• To avoid, minimize, or mitigate disproportionately high and adverse human health and environmental effects of our programs, policies, and activities, including social and economic effects, on minority populations and low-income populations.
  • To ensure the full and fair participation by all potentially affected communities in the transportation decision-making process.
  • To prevent the unwarranted denial of, reduction in, or significant delay in the receipt of benefits by minority and low-income populations.


The core tenet of environmental justice – that development benefitting a community as a whole not be unjustly purchased through the disproportionate allocation of its adverse environmental and health burdens on a community’s minorities – is a direct extension of the fundamental non-discrimination principle required by Title VI.


On August 11, 2000, the President signed Executive Order 13166, "Improving Access to Services for Persons with Limited English Proficiency."  The Executive Order requires federal agencies to examine the services they provide, identify any need for services to those with limited English proficiency (LEP), and develop and implement a system to provide those services so LEP persons can have meaningful access to federally conducted and federally assisted programs.  It is expected that agency and program plans, as stipulated by the Executive Order, will provide for such meaningful access consistent with, and without unduly burdening, the fundamental mission of the agency.  The U.S. Department of Justice’s Policy Guidance Document, "Enforcement of Title VI of the Civil Rights Act of 1964 - National Origin Discrimination Against Persons With Limited English Proficiency" (LEP Guidance) sets the compliance standards that recipients of Federal financial assistance must follow to ensure that their programs and activities normally provided in English are accessible to LEP persons and thus do not discriminate on the basis of national origin in violation of Title VI's prohibition against national origin discrimination.



The Title VI program adopted by KETCH includes both administrative/oversight activities and activities associated with carrying out the mission of the organization.


A.  Title VI Program Responsibilities

To ensure the effective, efficient and consistent implementation of KETCH’s Title VI program, KETCH has named the Vice President of Human Resources as the Title VI Coordinator.  It will be the responsibility of the person in this position to initiate, coordinate and monitor the overall administration of the Title VI program.  The Title VI Coordinator reports directly to the President/CEO and is assisted by other staff as needed and designated.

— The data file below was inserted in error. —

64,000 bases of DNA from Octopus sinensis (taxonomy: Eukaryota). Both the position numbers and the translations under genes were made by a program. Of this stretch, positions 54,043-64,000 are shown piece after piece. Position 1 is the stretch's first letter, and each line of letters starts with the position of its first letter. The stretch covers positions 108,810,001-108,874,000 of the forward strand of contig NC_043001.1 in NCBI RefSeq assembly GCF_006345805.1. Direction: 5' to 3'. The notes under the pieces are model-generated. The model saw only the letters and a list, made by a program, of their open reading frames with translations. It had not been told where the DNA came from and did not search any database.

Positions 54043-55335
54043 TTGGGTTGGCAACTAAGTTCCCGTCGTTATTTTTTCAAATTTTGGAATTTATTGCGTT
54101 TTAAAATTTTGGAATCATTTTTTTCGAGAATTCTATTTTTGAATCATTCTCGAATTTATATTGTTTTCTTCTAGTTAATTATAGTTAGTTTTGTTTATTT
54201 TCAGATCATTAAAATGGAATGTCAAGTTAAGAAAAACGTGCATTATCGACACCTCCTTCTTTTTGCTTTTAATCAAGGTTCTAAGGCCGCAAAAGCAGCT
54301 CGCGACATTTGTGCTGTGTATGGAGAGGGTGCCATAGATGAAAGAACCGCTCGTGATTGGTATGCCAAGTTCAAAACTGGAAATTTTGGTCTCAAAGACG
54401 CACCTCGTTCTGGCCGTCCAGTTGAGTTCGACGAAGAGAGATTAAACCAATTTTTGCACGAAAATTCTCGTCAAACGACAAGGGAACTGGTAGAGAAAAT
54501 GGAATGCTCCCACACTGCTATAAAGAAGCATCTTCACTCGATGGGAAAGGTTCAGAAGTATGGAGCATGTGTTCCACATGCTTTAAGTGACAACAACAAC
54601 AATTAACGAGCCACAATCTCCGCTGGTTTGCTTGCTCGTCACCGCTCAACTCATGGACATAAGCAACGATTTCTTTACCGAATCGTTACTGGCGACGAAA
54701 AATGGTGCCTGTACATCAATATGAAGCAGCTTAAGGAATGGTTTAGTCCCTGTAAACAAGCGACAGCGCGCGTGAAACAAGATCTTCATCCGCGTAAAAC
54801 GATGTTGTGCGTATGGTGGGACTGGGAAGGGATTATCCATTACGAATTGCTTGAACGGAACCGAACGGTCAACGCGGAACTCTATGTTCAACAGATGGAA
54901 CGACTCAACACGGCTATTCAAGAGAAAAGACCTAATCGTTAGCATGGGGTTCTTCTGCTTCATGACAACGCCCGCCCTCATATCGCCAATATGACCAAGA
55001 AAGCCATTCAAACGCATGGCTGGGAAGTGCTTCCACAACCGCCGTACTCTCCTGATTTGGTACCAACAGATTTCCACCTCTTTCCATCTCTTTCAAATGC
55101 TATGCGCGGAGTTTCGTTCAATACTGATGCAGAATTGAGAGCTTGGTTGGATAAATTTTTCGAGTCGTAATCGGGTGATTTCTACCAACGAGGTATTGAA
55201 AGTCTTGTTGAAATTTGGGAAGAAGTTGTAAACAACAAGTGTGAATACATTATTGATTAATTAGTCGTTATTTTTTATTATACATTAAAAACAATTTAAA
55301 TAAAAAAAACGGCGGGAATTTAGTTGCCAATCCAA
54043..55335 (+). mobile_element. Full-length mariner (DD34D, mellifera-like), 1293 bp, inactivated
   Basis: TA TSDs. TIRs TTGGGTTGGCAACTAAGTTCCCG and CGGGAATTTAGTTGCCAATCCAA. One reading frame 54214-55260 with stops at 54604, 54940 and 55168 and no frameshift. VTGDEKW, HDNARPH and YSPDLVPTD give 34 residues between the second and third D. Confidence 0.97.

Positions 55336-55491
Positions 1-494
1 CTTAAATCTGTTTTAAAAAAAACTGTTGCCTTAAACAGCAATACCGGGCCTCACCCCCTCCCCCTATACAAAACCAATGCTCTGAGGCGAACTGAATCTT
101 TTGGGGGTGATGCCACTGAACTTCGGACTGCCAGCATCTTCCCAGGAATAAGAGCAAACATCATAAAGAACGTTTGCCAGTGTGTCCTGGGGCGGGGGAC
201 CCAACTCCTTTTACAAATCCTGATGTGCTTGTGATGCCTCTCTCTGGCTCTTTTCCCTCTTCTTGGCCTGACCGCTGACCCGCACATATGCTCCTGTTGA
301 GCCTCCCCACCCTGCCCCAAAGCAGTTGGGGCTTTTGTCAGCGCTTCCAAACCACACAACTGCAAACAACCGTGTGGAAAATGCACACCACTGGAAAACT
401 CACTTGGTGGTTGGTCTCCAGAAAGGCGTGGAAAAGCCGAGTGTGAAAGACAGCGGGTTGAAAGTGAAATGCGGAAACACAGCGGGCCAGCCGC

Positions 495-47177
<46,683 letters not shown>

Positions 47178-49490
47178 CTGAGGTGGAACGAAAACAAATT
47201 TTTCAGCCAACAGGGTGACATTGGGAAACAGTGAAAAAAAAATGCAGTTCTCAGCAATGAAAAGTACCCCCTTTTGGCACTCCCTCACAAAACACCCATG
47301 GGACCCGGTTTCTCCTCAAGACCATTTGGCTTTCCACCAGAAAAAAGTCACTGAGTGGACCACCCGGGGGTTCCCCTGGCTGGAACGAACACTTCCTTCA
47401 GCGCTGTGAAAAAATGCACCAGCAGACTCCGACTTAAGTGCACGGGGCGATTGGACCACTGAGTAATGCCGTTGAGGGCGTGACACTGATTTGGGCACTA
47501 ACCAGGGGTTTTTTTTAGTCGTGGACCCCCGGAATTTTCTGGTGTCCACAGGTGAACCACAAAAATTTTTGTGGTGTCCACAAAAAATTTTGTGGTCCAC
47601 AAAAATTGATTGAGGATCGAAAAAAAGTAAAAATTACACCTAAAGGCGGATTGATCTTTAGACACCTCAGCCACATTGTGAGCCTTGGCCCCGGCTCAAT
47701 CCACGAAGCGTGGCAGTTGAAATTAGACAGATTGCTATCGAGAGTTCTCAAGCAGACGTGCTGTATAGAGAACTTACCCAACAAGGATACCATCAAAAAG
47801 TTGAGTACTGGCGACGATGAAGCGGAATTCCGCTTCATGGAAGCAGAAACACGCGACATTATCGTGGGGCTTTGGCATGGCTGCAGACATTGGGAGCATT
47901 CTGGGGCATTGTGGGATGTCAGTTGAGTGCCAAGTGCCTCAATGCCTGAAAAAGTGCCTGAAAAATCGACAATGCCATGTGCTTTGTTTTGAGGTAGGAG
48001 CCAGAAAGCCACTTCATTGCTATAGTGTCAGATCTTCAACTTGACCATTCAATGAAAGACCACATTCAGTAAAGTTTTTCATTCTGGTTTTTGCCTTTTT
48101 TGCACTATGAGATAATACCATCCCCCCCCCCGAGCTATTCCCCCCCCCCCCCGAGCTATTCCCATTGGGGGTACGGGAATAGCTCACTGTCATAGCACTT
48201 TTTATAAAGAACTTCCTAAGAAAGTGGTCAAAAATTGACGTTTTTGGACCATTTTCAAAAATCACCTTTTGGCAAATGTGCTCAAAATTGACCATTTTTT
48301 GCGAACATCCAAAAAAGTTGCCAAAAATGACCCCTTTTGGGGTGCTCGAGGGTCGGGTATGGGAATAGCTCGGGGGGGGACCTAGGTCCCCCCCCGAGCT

B.  Administrative/Oversight Activities

Title VI Notification

In compliance with 49 CFR Section 21.9(d), KETCH provides information to the public regarding Title VI obligations and apprises members of the public of the protections against discrimination afforded to them by Title VI.  KETCH fulfills this compliance through the following actions:


1.  Posting the agency’s policy statement regarding Title VI on the KETCH website
     (  along with the complaint procedure and form.


2.  KETCH includes the abbreviated, “Notice to the Public” (See Appendix A) on agency


3.  The full policy statement is included in the publication titled, “Transportation Guide”, which
     is provided to prospective recipients of KETCH services during the application/admissions


4.  The notice is posted at the public entry in buildings that allow public access within the
     downtown campus area.


5.  The notice is posted in KETCH vehicles.


Addressing and Resolving Complaints

KETCH  provides a means for any person who believes that he or she, on the basis of race, color, or national origin has been excluded from or denied the benefits of, or subjected to discrimination by KETCH in relation to any program or activity administered by KETCH by way of a Title VI Discrimination Complaint Procedure and Form.  This complaint procedure applies to matters related to Title VI, EJ, or LEP.  These procedures do not deny the right of the complainant to file formal complaints with other state or federal agencies, or to seek private counsel for complaints alleging discrimination.  These procedures do not extend the time for seeking such a remedy, nor are they a necessary step to seek a remedy otherwise.  These procedures are part of an administrative process that does not provide for remedies that include punitive damages or compensatory remuneration for the complainant.  Every effort will be made to obtain early resolution of complaints.  The option of informal mediation meeting(s) between the affected parties and the Title VI Coordinator may be used for resolution, at any stage of the process.  The Title VI Coordinator will make every effort to pursue a timely resolution to the complaint.  Initial interviews with the complainant and the respondent, if applicable, will request information regarding specifically requested relief and settlement opportunities.  A copy of the complaint form and procedures is provided as Appendix B.